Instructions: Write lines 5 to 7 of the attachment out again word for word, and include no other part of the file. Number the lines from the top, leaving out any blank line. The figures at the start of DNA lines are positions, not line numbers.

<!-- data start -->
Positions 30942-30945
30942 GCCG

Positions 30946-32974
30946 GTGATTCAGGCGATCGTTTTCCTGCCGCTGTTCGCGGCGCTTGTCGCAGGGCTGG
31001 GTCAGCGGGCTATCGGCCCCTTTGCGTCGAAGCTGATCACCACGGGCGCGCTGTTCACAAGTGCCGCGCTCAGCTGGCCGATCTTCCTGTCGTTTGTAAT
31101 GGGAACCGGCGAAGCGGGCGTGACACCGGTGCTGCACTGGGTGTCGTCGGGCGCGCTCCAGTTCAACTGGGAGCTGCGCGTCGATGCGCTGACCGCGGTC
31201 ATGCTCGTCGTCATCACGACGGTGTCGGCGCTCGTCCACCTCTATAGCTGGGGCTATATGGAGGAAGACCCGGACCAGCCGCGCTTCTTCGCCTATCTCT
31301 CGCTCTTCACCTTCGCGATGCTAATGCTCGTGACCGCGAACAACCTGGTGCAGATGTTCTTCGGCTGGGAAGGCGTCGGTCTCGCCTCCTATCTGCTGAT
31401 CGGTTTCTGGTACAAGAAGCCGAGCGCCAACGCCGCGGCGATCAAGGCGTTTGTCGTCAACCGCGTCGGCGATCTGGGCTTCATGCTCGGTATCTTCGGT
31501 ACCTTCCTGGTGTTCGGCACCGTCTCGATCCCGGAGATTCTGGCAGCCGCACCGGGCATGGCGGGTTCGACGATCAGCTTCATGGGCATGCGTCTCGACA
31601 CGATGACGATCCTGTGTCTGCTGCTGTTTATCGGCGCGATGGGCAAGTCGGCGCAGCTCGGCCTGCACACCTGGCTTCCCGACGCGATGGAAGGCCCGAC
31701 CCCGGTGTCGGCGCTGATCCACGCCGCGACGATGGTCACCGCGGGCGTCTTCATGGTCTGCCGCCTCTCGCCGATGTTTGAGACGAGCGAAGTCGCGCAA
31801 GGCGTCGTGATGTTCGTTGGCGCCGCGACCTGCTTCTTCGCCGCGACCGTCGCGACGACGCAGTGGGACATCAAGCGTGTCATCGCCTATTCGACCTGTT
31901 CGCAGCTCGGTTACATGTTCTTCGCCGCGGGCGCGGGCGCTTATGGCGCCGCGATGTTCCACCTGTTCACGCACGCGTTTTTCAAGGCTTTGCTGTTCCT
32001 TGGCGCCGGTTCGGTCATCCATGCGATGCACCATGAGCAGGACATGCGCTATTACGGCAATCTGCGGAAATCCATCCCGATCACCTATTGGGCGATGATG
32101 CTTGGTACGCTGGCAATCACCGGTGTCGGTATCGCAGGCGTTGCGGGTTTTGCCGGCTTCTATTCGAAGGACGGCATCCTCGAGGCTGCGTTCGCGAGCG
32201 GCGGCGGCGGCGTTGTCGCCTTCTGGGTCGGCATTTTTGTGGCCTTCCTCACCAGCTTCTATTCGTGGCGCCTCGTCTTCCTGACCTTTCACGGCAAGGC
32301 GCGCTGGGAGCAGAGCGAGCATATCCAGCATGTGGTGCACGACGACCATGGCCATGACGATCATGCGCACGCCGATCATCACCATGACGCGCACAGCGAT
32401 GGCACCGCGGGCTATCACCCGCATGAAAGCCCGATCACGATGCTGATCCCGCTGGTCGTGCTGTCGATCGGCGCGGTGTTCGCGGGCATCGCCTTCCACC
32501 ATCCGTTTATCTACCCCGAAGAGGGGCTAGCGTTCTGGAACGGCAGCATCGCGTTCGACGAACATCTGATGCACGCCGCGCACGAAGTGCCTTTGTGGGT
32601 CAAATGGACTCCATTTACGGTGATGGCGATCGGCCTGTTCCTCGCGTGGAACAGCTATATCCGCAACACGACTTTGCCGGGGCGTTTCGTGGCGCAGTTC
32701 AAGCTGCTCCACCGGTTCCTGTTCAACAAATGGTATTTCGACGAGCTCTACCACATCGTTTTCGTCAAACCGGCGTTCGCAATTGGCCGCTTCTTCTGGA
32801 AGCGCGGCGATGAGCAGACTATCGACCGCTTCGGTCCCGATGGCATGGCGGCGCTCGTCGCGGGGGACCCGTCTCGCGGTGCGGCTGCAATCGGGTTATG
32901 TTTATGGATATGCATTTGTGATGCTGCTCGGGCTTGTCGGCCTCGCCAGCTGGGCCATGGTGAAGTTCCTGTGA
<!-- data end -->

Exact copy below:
31001 GTCAGCGGGCTATCGGCCCCTTTGCGTCGAAGCTGATCACCACGGGCGCGCTGTTCACAAGTGCCGCGCTCAGCTGGCCGATCTTCCTGTCGTTTGTAAT
31101 GGGAACCGGCGAAGCGGGCGTGACACCGGTGCTGCACTGGGTGTCGTCGGGCGCGCTCCAGTTCAACTGGGAGCTGCGCGTCGATGCGCTGACCGCGGTC
31201 ATGCTCGTCGTCATCACGACGGTGTCGGCGCTCGTCCACCTCTATAGCTGGGGCTATATGGAGGAAGACCCGGACCAGCCGCGCTTCTTCGCCTATCTCT